September 11 Digital Archive: XML Document

Edition:46

Article Order:5

Title:Aztec invasion in the Big Apple

Author:Maria del Carmen Amado

Publication:Hoy

Original Language:Spanish

Translator:Telesh Lopez

Section:briefs

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Body:Statistics show that the Mexican community is the third largest immigrant community in New York City.

Janet Ortega, 29, belongs to a new group of Mexicans who chose the Big Apple as their new destination. She works in a restaurant on Second Avenue and 110th Street. She decided to come to the United States, "because here there is work and in Mexico there isn't."

In the establishment, the faint lights mixed with music from Los Bukis, the smell of food and the residue of liquor filled the air, the clock marked 11 in the morning and Janet was already working. "I will have a double shift and I will continue until four in the morning, said the mother of five children whose salary for 15 hours will be $140. "Life here is very difficult here for Mexicans, she admitted.

Mainly concentrated in the western part of the country, in the last 10 years, a large number of young people like Ortega, mainly from the Mixteca region, have veered their way toward New York and North Carolina.
According to Consul Norberto Terrazas, head of legal aid for Mexican nationals at the Mexican Consulate in New York, the number of Mexicans is about 500,000 and 600,00 in the metropolitan area (including the five boroughs, New Jersey and Connecticut) and goes up approximately 10 percent a year. The Census, which could not count thousands of immigrants, registered 186,876.

As the third largest community group in New York, this communitys situation is not one of the best, and, like any first generation of immigrants, their case is dramatic. They face health problems, housing and education, without escaping problems with the law (there are 367 in New York Citys prisons).

Many are objects of discrimination, while their political participation is low. But our compatriots have a real good reputation and they are hard workers, said Terrazas.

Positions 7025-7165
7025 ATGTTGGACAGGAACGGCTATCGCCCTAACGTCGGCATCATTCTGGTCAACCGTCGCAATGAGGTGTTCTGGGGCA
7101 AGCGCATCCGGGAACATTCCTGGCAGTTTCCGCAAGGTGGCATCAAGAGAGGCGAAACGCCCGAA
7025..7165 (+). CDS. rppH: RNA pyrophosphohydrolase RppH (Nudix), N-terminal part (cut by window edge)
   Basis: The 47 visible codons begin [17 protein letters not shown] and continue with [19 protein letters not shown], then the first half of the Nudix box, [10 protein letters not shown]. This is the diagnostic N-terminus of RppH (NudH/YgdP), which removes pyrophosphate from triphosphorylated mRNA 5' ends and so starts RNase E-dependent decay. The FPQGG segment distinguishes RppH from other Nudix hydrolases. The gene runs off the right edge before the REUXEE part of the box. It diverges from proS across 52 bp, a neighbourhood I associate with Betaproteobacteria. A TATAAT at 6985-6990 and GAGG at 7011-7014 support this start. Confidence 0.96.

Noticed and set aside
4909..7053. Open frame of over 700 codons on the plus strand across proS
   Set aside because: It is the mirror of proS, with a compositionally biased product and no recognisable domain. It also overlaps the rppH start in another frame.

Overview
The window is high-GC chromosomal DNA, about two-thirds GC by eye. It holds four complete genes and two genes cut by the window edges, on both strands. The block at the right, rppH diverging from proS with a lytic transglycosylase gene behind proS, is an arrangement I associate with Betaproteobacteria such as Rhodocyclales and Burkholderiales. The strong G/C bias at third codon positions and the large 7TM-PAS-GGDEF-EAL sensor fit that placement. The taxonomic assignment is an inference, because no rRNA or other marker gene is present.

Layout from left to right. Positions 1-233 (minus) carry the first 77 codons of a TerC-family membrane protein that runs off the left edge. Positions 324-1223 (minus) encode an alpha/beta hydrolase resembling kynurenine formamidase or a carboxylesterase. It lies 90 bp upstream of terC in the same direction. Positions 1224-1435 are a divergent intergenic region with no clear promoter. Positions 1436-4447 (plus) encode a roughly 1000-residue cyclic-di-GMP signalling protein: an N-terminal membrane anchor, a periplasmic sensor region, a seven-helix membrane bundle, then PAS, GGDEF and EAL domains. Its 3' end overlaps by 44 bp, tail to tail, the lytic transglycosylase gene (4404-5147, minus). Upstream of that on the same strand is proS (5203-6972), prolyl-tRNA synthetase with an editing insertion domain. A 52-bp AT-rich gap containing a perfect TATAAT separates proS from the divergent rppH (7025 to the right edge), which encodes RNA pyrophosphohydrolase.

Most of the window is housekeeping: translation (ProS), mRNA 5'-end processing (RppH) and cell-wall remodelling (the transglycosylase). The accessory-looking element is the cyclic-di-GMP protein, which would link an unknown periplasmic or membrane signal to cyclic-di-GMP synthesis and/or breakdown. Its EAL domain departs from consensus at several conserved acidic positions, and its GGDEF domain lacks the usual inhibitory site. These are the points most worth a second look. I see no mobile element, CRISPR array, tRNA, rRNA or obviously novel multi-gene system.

The biggest problem is their average income is between $13,000-$15,000 a year, the lowest in the city.

In the consulate, we get visits from about 400 persons a day with various needs. The principal one being after immigrating, is the need for legal advice, said Terrazas.

For Mexicans, who traditionally had a high rate of temporary stays, the situation has changed in the last decade, explained Robert Smith, a professor at Barnard College. Because of the rise of restrictions in crossing the border, their stay is permanent, because if before they came and left, now they can't.

Nevertheless, they are not alone. The consulate and community organizations offer education, to prevent their migratory vulnerability to continue being objects of abuse, explained Terrazas. Many think because they are undocumented they have no rights, but they are protected by the constitution in case of arrests, searches and other penal problems.

With an age range of 15 to 40-years-old, and because of separation from their families, many Mexican immigrants are prey to gangs and crimes that lead to prison. They are also objects of discrimination for Anglo and African Americans, whom, "for being larger think we are afraid of them," said Ortega. One more thing: because a high percentage of Mexican immigrants do not speak English, their assimilation into society is slower.

But Mexicans are ready to face the difficulties, said waiter Celestino Sarmiento. We work hard to help our families progress and show that Latinos will get to the top, said the 23-year-old.

Our community needs to organize and demand respect because we contribute to the economy, said Gerry Dominguez, director of an organization in El Barrio, which offers English classes and assistance finding jobs and help with immigration cases. Our fight is strong to help the poorthe majority being undocumented people who cannot get public assistance as other groups do."

The Tepeyac Association, which yesterday concluded a journey of 45 days with the Guadalupan torch, are also trying to legalize the almost eight million undocumented immigrants, 50 percent of which are Mexican. " We want more support and compassion for immigrants, defending their human rights and from the abuses of labor," said Tepeyac Director Joel Magallan.

Although there are 367 Mexicans in prison, immigration violations are not very high, and most are sentenced for drugs, homicides, robbery and fraud.

Line Breaks:1

Publication:2002-12-12

Original Language:

Translator:

Section:113


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